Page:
By Marie McFalls
Cuban tiles can accompany habeneros throughout nearly their entire day. They pave the hallways and floors of homes, they ascend to decorate the walls of commercial buildings, they even rise overhead to decorate the name plates of the city’s streets and plazas. The three-dimensional landscape of the city thus appears almost canvased by these silky coverings.
The relieving sensation of cool tile underfoot seems countered by the fiery explosions below - dozens of trapezoids and circles emerging in unison from their disparate, pinpoint origins. A geometric kaleidoscope seems to turn with every step. In their fecundity, these forms coalesce with their neighbors to form the mesmerizing visual bass-line of the city of Havana.
Perhaps, buried in each of these microscopic epicenters, lies some vestige of their origins, a single segment of the thread of the passage of time and space. Here, the modern Cuban home collapses the voyages and aims of those conquistadors who first set foot in Cuba, and before them the Moorish conquerors’ ships which first pulled ashore in their own Al-Andalus. The humble, complex and ubiquitous glazed tile provides links to the pathways of these grand voyages, and the quotidian journey from one side of the plaza to the other.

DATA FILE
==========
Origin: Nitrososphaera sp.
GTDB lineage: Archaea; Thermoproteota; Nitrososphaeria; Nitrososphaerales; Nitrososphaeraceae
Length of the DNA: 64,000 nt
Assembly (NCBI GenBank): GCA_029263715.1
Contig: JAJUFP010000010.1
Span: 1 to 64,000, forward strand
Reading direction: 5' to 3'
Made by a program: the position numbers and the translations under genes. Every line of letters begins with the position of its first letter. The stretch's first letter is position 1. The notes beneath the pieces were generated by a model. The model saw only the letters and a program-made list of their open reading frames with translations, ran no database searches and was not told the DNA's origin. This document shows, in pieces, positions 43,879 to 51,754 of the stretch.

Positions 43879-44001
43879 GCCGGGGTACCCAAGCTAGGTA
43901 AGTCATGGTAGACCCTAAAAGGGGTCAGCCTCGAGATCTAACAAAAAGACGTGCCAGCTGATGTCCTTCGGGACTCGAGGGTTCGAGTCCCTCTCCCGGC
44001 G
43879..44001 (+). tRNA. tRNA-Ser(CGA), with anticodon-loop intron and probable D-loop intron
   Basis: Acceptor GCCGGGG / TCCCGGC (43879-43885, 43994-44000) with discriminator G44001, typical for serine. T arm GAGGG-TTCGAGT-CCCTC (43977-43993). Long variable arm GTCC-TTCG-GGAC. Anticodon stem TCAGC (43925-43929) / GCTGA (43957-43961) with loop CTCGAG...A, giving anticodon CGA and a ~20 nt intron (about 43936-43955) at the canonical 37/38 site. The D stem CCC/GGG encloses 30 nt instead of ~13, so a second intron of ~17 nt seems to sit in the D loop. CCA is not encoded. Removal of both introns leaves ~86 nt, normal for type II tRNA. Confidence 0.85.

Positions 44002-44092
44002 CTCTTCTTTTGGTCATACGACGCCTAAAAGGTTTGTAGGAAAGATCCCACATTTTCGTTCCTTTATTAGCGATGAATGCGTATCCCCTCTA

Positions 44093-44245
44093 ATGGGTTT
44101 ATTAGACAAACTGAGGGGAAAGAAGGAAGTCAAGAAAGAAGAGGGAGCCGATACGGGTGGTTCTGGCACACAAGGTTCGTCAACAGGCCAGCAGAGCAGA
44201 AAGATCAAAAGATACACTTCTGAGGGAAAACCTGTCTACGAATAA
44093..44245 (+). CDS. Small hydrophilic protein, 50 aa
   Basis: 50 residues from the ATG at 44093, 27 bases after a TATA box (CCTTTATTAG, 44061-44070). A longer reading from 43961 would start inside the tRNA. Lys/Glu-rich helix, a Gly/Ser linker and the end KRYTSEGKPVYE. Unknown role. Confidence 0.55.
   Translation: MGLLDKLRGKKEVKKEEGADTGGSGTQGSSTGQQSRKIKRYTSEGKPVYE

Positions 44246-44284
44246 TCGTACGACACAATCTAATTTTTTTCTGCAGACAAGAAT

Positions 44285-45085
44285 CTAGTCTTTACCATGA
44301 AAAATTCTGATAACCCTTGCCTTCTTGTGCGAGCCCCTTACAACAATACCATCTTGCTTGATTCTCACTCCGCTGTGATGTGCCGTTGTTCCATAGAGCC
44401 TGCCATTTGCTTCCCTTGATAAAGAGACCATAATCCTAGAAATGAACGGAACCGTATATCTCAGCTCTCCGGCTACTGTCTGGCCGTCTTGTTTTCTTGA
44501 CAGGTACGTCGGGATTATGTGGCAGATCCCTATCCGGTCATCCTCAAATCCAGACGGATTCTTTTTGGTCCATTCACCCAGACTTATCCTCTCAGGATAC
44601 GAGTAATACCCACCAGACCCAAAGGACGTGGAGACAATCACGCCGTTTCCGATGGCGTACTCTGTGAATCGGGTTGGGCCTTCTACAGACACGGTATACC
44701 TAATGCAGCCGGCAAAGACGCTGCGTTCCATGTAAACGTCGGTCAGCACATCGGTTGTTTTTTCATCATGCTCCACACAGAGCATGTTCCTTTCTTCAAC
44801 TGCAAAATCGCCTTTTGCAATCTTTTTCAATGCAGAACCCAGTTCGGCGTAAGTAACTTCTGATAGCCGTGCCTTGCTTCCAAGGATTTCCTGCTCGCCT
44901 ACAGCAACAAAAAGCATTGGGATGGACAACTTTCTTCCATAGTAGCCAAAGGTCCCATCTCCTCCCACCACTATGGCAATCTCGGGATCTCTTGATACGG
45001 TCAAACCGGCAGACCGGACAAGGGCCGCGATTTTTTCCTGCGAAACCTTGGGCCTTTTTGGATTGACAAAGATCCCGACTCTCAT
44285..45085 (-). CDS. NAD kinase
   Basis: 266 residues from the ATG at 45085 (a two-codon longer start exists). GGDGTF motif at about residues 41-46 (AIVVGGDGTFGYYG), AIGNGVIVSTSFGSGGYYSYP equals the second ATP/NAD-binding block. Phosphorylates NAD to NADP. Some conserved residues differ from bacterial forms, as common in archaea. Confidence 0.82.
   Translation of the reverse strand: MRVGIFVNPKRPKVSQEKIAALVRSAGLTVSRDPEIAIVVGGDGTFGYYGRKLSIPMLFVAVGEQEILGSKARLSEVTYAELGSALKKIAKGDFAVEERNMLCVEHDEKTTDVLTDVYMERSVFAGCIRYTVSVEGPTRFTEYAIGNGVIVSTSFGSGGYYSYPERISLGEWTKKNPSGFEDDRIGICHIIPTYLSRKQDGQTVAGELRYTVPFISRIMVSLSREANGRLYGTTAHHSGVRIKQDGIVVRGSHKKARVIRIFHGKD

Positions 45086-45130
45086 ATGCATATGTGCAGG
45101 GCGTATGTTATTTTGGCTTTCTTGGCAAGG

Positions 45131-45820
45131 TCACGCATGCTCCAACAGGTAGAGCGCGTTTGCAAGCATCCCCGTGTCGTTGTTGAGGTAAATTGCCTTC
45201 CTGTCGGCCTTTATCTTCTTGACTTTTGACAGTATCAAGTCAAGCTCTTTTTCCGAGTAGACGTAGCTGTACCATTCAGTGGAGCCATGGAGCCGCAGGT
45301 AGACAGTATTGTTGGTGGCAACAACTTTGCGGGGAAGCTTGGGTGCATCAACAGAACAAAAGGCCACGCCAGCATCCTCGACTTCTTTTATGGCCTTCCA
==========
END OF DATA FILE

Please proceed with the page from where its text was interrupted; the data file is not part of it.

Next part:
Each of these formations, however, assumes a tranquility despite the medium’s cataclysmic past. A near meditative sensation arises from gazing at them, as the eye becomes occupied and placated through a soothing engagement with repetition of shape and color. Their predictability seems to mimic and project the universal desire for the serenity in our quotidian lives. We awake, we eat, we work, we sleep. We generally do not wish for this cycle to be overly disturbed. This sense of visual fulfillment and satiation seems to exist as an oasis compared to the fluidity of Cuban society. If we see the tiling indoors as geometric both literally in its form and metaphorically in its exactitude and reliability, then the streets of Havana in some ways constitute organic forms. The urban environment appears ever-changing and complex, a cultural crossroads and a society, like many, still reckoning with the past.